The Owner of Junior’s Restaurant is cheesed off about quality of life in New York

According to the owner of one of New York City’s most famous restaurants, life in the city is very difficult and it is becoming even more challenging.

Alan Rosen, the owner of Junior’s Restaurant, would have firsthand knowledge. He is present at his three shops in downtown Brooklyn or Times Square every day. He said that residents are experiencing significant difficulties.

This is not a cheesecake. New York City’s product needs to be improved. It needs to be made smoother. “It needs a little shine,” said Rosen, who is 55 years old.

“You should alter the way you tell the story.” You need to alter or modify the way things are in the world. We want the city to provide a better product. He also has a problem with the seemingly lenient attitudes of New York politicians towards crime.

“When did it become acceptable to steal from a pharmacy?” Which society is it considered acceptable in? Rosen said in an exclusive interview with The Post that people should not be allowed to shoplift at CVS. “Stop!” There are no negative outcomes or punishments. “That’s part of the problem.”

He mentioned that he is worried about the safety of his workers when they finish work at night. He also mentioned that his daughter was randomly attacked in Bushwick last summer.

Rosen said that his restaurants used to stay open until the early morning hours before the COVID-19 pandemic. However, now they close before midnight during the week. These restaurants are frequently visited by important politicians like President Barack Obama and Senate Majority Leader Chuck Schumer (D-NY). We are not comfortable. We don’t feel safe. “He said that we want our city back.”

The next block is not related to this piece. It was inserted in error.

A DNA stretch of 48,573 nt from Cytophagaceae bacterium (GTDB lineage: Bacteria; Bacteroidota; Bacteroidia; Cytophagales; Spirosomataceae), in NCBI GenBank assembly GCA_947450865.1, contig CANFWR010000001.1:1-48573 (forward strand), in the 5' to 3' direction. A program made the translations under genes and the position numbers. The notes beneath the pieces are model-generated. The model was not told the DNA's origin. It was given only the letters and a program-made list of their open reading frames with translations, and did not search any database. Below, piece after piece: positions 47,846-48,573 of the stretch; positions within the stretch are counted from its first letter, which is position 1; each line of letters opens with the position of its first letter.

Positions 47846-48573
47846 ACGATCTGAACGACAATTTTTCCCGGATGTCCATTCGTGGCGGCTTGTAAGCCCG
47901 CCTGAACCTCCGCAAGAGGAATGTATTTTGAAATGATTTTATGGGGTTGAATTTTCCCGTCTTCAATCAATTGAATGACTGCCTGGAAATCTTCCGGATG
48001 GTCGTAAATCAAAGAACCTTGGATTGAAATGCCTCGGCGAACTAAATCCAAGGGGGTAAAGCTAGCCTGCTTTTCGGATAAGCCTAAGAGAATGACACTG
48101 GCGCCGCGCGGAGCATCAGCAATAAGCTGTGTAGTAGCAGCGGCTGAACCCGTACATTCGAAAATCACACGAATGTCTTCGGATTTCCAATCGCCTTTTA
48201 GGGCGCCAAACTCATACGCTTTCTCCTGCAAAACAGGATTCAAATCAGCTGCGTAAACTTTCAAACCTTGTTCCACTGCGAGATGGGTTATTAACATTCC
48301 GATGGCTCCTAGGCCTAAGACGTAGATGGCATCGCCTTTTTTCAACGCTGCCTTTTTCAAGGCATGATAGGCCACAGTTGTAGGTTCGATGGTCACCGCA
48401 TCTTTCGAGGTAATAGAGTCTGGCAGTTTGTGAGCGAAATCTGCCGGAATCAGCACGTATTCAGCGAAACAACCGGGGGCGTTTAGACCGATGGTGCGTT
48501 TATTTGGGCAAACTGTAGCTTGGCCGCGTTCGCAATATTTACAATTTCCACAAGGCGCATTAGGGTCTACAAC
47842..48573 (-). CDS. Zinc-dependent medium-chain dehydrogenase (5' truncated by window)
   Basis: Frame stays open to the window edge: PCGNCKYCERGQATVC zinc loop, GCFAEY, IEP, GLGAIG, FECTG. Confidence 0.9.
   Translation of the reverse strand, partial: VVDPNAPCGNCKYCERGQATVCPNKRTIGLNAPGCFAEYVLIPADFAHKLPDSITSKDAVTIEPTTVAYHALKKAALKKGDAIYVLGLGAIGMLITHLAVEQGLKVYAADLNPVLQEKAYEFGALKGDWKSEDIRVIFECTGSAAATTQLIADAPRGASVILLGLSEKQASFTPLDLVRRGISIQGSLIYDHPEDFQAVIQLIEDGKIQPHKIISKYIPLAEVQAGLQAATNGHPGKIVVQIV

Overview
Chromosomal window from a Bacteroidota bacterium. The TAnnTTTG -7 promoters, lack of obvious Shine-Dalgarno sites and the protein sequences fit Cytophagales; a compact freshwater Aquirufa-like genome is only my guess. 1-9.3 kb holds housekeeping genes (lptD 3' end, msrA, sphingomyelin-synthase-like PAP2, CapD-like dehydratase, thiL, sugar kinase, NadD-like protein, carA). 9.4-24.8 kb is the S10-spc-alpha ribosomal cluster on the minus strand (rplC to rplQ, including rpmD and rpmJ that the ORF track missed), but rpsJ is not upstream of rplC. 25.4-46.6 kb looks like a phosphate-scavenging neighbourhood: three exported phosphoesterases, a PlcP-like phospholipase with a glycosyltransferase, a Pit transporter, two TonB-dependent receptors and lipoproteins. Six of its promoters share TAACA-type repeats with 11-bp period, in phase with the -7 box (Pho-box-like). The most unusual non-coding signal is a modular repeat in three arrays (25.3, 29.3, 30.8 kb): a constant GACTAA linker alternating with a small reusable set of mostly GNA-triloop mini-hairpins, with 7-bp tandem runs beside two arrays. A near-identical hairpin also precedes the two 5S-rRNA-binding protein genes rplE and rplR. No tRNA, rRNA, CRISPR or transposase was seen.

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The owner of the third-generation Junior decided to talk to The Post after reading a front-page story last week. The story was about a survey conducted by the Citizens Budget Commission, which showed that New Yorkers believe things are worse today in almost every aspect compared to six years ago.

He mentioned the attack on police officers by migrants in Times Square last month, which happened near his two shops. He also mentioned the recent shooting on the A train subway. These incidents were “trigger points” that motivated him to speak out.

Rosen shared his thoughts on the major challenges that the city is currently facing:

  • The cashless bail law is seen as a problem because it allows some criminals to be released without having to pay bail, which means they can continue committing crimes.

“He said that judges should have the power to decide whether to send people back to jail.” “We’re allowing a few individuals to ruin the reputation of the entire group.”

  • Criminals are becoming more confident because they feel that the police are not being supported or respected enough.

Our police have been limited in their actions. We need to increase the number of police officers! “We should refund the police, not defund the police,” he said.

  • The proposed $15 fee to enter Midtown is considered to be unreasonable.

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